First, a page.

Are malabsorption syndrome and cancer necessarily in the same sentence? Do you fear you’re suffering from a malabsorption malady?
Is there a way you can tell at home if you have this gastrointestinal ailment?
This is when food fails to get adequately absorbed into your system; symptoms include diarrhea with particles of undigested food, very foul-smelling stools, abdominal cramping, dehydration and weight loss. Constipation is not a symptom.
If you’ve been having these symptoms, you might think it’s malabsorption syndrome; you may then think, “Thank goodness it’s not cancer.”
However, what might be the cause of the syndrome in the first place? Cancer is a possible cause, but not a likely cause. I consulted with Ned Snyder, MD, Chief of Gastroenterology, Kelsey-Seybold Clinic, Houston, Texas.
There are numerous causes for malabsorption syndrome other than cancer, including bacterial overgrowth in the small intestine; chronic pancreatitis; celiac disease; surgical procedures; parasitic infections; and viral/bacterial infections.
Is a hallmark sign of this ailment oil droplets in the toilet water? Dr. Snyder explains, “Oil slicks and droplets are characteristic of patients with very significant and gross fat malabsorption. In some types of malabsorption, the primary substance that is not absorbed may not always be fat.”
“For instance, if one has disease of the terminal ileum or a previous surgical resection of this area, then B12 and bile salts will be malabsorbed, and the stool can be normal or liquid after meals, and the patient will be anemic.
“In celiac disease, the fat malabsorption may be modest and the primary presenting problems could be anemia from iron malabsorption or bad bones because of poor absorption of calcium and vitamin D.”
Do stools here have a typical, characteristic appearance? “It really depends again upon what is malabsorbed,” says Dr. Snyder.
“There are many manifestations of malabsorption, and only a minority of cases have the classic features (stools that are greasy, oily, bulky, foul-smelling).
“In classic fat malabsorption in chronic pancreatitis (or pancreatic cancer), the stools will be light colored, voluminous, float, and be oily.”
“However, all stools that float do not represent malabsorption. Also, one can have mild fat malabsorption, and have normal stools.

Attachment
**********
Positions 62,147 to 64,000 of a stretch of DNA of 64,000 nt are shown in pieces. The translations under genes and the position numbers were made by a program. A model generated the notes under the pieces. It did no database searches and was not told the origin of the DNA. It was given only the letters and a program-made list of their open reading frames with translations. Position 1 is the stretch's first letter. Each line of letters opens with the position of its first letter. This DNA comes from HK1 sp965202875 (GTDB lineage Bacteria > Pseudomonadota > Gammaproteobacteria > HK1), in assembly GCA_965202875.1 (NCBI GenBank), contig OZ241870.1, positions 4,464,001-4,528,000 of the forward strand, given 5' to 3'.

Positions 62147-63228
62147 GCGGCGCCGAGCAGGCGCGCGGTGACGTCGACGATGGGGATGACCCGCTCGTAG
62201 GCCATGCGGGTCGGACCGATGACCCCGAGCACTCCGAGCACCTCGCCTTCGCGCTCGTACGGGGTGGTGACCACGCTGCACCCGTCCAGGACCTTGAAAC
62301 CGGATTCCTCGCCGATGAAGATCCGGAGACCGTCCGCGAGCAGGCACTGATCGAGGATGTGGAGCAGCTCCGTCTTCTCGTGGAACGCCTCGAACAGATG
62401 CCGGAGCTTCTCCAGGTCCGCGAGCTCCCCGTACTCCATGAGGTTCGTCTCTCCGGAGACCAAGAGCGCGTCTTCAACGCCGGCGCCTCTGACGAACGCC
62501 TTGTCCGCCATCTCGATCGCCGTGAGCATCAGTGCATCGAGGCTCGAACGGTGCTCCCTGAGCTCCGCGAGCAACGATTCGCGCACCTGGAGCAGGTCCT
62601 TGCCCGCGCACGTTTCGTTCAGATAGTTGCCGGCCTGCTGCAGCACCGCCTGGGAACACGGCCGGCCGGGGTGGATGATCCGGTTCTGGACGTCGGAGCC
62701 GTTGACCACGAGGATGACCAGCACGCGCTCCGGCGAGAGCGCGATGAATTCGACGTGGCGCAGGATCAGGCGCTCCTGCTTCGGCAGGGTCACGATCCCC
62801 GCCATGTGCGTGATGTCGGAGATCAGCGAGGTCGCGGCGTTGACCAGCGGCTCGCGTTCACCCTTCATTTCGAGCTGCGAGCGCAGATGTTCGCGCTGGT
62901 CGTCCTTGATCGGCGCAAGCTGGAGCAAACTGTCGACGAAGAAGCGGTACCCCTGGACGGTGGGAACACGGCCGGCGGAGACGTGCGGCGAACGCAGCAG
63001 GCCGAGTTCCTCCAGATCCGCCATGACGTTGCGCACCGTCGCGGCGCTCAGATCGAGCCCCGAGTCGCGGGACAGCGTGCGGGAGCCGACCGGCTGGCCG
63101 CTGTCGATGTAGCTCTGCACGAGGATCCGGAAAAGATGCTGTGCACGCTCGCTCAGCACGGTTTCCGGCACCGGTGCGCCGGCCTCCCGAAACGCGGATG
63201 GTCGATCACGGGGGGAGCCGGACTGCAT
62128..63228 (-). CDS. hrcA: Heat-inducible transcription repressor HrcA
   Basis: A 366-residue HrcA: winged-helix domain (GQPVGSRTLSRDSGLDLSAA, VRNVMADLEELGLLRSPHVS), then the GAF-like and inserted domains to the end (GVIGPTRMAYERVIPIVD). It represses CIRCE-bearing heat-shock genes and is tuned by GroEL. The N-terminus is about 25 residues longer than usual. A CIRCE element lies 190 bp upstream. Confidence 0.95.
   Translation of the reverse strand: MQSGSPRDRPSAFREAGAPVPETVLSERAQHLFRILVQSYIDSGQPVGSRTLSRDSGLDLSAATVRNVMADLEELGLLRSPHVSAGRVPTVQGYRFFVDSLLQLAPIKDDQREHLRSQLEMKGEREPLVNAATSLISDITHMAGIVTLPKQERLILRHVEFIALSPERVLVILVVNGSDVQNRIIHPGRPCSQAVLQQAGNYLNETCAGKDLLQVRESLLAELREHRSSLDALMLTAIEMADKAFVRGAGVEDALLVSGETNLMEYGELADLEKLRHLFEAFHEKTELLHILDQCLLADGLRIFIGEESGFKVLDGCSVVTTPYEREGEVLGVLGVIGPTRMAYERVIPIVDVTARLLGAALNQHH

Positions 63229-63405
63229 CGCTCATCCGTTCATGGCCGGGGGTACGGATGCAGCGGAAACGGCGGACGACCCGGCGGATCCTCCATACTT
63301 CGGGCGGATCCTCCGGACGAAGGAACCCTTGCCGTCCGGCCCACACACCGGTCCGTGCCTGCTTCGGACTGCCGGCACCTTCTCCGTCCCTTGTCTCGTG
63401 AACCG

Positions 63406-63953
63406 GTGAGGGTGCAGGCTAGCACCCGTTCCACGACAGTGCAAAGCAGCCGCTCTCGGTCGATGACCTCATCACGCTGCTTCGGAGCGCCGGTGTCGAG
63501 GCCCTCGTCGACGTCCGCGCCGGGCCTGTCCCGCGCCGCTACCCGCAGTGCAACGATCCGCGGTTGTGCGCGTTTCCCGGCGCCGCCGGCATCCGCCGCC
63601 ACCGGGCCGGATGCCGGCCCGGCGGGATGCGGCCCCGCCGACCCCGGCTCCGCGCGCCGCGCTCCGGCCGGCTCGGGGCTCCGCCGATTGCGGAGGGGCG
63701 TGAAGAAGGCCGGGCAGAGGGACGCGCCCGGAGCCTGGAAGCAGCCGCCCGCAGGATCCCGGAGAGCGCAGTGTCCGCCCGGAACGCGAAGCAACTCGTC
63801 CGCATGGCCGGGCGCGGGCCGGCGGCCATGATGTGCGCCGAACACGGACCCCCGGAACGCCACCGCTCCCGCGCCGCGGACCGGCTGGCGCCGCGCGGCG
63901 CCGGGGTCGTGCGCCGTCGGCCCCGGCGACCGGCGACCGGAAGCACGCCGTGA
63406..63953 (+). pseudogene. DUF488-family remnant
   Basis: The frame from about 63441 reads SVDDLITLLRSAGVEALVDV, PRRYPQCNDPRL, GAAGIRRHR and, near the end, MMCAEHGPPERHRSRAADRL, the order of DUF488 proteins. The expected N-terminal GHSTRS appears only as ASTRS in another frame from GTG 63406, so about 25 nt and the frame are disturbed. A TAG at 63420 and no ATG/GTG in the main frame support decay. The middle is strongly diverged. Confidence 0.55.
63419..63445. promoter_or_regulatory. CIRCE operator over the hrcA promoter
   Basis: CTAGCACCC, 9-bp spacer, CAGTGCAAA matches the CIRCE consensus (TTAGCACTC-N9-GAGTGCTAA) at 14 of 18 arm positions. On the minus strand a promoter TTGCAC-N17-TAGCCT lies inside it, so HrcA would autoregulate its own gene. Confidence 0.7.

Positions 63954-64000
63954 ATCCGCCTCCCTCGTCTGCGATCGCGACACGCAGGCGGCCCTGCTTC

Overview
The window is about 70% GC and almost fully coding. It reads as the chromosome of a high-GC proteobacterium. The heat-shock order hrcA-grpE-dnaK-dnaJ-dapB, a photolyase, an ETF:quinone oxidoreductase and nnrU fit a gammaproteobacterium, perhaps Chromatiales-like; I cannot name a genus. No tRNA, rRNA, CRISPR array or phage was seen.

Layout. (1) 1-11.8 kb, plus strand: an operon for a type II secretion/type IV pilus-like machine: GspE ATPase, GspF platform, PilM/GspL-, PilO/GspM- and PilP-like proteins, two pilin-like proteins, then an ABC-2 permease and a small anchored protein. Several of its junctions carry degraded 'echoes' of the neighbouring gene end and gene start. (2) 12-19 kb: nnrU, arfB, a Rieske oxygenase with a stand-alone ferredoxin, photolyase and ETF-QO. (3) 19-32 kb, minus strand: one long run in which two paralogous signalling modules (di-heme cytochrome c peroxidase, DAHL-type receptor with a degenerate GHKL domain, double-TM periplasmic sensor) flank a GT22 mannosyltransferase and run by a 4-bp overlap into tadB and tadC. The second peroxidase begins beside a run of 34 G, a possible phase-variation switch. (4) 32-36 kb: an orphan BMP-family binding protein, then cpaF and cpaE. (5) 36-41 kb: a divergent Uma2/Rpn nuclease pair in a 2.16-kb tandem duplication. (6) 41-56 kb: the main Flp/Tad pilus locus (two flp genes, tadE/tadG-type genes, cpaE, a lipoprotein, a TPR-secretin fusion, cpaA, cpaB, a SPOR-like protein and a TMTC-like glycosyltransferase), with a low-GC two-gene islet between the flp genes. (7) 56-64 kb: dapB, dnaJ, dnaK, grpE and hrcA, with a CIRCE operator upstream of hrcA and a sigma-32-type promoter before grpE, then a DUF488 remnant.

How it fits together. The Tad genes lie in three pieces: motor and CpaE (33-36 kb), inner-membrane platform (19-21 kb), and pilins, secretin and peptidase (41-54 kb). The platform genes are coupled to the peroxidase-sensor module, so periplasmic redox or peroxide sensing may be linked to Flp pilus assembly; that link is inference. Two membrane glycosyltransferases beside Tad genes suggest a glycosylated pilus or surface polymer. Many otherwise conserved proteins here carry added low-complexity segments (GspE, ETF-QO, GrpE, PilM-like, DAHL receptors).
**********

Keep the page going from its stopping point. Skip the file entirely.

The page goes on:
If the malabsorption is for carbohydrates or bile salts, the stools can be watery. Protein malabsorption is primarily manifested by muscle wasting, weakness, etc.”
Just how much undigested food will a person typically see in their stools with this condition? “Undigested food is primarily seen in only the most gross cases of fat malabsorption,” says Dr. Snyder.
Are stools with this condition always loose and diarrhea-like, or can stools be solidly formed? “If the malabsorption is selective for B12 or iron, the stool can be normal,” says Dr. Snyder. “However, when fat or bile salts are malabsorbed, the stools will be loose.”
What percentage, if known, of malabsorption syndrome is the result of cancer? “Cancer is a rare cause, except in the elderly when cancer of the pancreas is the etiology of a small percentage of cases.” (The pancreas is the organ most commonly associated with malabsorption.)
How uncommon is pancreatic cancer in people under 50? “I can’t provide an exact figure, but pancreatic cancer is highly unusual under the age of 50.
“I suspect approximately 5-8 percent of patients are 50 years of age or younger. The mean age is 72, and the incidence of the disease begins to go up sharply in a linear fashion after age 50.”
What is the most common cause of the syndrome in young adults? In middle aged people?
In children? Dr. Snyder says, “Young adults: celiac disease; middle age: celiac disease and chronic pancreatitis; children: cystic fibrosis and celiac disease.”
Do the stools float all the time, or can they sometimes sink, with this condition? “They can sink.” If a person suspects they have this, what should they tell their doctor? “Give a good history including a description of the diarrhea and weight loss, if any,” says Dr. Snyder.
“Gastroenterologists often go straight to colonoscopy with a history of diarrhea. Colon diseases can cause diarrhea but not malabsorption, so a colonoscopy will not turn out to be helpful sometimes. Patients should ask for evaluations of their small bowel and pancreas.”
What conditions can mimic this ailment?
Dr. Snyder explains, “Common diseases that can present like malabsorption but not usually associated with it include microscopic colitis, Crohn’s disease, ulcerative colitis, infection with giardia, and irritable bowel syndrome. Lactose intolerance is common and sort of a malabsorption problem due to a deficiency of the enzyme lactase and should be mentioned as well.